Michael Buchanan, DE, Illinois. Buchanan has what people look for in a pass rusher. He has just 2.5 sacks this season after notching 7.5 last year, but he's really done a great job. Like Houston Texans standout J.J. Watt, Buchanan has a knack for tipping passes and making plays on the ball in space. He also has four hurries and a forced fumble. He's playing very hard on a team that isn't very good, and finding a way to excel despite drawing most of the attention of the opposition.

Brad Sorensen, QB, Southern Utah. Sorensen is playing well for a team that doesn't offer him much help. The 6-foot-5, 230-pound signal-caller has great ability and a strong arm. Facing Eastern Washington, the top-ranked team in the Football Championship Subdivision, Sorensen completed 33 of 43 pass attempts for 392 yards and a touchdown (while getting intercepted just once) to help Southern Utah pull off the 30-27 win Saturday.

OTHER OBSERVATIONS

» I noticed two unsung heroes in Week 8's NFL action. On the defensive side of the ball, New York Giants defensive back Stevie Brown really stood out, nabbing two interceptions and leading the team with six tackles during Sunday's win over the Dallas Cowboys. Brown was originally drafted by Al Davis and the Oakland Raiders in the seventh round of the 2010 NFL Draft, but spent just a year in Oakland and another in Indianapolis before landing with the Giants. Davis, who was a great believer in developing speedy guys, must have seen something in Brown, who has been responsible for six takeaways in the four weeks that he's been starting in New York. I was talking to Giants general manager Jerry Reese before the game and told him that the Giants really do a great job finding guys that have a history of success in college and teaching them how to fit into their system.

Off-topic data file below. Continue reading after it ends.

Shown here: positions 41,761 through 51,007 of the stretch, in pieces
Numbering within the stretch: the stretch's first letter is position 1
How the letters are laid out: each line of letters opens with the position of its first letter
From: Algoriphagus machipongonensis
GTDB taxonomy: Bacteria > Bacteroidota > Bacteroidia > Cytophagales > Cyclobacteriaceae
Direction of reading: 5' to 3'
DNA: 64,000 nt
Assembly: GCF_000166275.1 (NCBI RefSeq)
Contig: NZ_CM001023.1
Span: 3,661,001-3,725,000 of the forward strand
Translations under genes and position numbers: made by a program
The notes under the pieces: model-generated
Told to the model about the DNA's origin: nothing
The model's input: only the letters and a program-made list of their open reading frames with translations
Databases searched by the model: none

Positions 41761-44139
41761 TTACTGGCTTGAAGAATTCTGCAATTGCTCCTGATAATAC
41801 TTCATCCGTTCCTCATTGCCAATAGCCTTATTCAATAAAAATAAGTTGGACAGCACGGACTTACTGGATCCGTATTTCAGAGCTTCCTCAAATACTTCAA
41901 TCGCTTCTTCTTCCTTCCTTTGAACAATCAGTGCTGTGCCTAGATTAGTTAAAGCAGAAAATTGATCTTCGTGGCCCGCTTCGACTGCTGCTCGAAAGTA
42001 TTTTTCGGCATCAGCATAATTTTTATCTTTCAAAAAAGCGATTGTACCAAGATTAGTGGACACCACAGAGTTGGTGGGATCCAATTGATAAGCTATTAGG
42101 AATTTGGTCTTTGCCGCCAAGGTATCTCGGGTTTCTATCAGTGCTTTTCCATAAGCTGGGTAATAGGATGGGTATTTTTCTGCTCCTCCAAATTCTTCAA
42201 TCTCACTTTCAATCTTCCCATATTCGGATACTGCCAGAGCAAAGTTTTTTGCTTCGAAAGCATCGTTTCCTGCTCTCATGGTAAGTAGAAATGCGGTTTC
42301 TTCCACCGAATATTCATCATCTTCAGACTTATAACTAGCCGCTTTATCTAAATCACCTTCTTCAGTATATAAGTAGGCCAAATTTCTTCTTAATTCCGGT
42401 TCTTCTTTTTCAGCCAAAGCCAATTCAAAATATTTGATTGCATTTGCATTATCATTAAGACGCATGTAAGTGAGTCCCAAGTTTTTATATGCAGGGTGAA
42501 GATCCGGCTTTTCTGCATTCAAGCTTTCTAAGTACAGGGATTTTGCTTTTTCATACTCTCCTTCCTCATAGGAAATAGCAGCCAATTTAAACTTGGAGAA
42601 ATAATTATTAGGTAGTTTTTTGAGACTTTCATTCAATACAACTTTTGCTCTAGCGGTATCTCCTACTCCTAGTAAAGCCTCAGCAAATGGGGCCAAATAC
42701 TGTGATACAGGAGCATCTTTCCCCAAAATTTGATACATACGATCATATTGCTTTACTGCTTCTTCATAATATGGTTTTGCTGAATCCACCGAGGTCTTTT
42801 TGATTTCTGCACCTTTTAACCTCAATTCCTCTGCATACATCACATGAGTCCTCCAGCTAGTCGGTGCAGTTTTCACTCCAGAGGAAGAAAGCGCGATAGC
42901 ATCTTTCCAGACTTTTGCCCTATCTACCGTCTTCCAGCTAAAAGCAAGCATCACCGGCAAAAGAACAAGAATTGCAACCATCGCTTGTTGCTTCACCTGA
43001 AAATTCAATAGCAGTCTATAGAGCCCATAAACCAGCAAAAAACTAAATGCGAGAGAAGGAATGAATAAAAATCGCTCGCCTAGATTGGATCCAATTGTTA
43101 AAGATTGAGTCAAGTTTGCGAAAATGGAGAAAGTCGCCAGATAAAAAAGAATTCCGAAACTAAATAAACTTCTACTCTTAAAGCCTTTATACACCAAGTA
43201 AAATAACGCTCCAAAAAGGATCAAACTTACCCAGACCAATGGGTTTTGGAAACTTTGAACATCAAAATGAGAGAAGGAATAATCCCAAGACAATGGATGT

On the offensive side of the ball, Dallas Cowboys tight end Jason Witten looked unstoppable. The Giants double-teamed him, they triple-teamed him, they did everything they could, but Witten still came away with 18 catches for 167 yards. What's more, about 15 of those catches were of the extraordinarily difficult variety. He was unbelievable.

» I watched ESPN's "30 for 30" documentary "Ghosts of Ole Miss" on Tuesday and it brought back a lot of memories. One thing that struck me, from a football perspective, was the relative simplicity of Mississippi's offensive attack. Ole Miss ran what was known as a good passing attack at the time, but it consisted mostly of two-man routes. There were no backs flaring out, no crossing routes or anything like that. For their time, Ole Miss was a standout team, but to compare their offense to the sophisticated tactics favored today would be like comparing a kindergartener to someone with a graduate degree from MIT.

» The New England Patriots rolled up 473 total offensive yards against the St. Louis Rams on Sunday, marking the 17th consecutive game in which they've gained 350 or more, the longest such streak in NFL history.

» Monday nights are kind to the San Francisco 49ers. By beating the Arizona Cardinals last Monday, they improved to 42-25 in Monday Night Football games. San Francisco is second only to the Dallas Cowboys, who've won 43 since the first installment of Monday Night Football in 1970.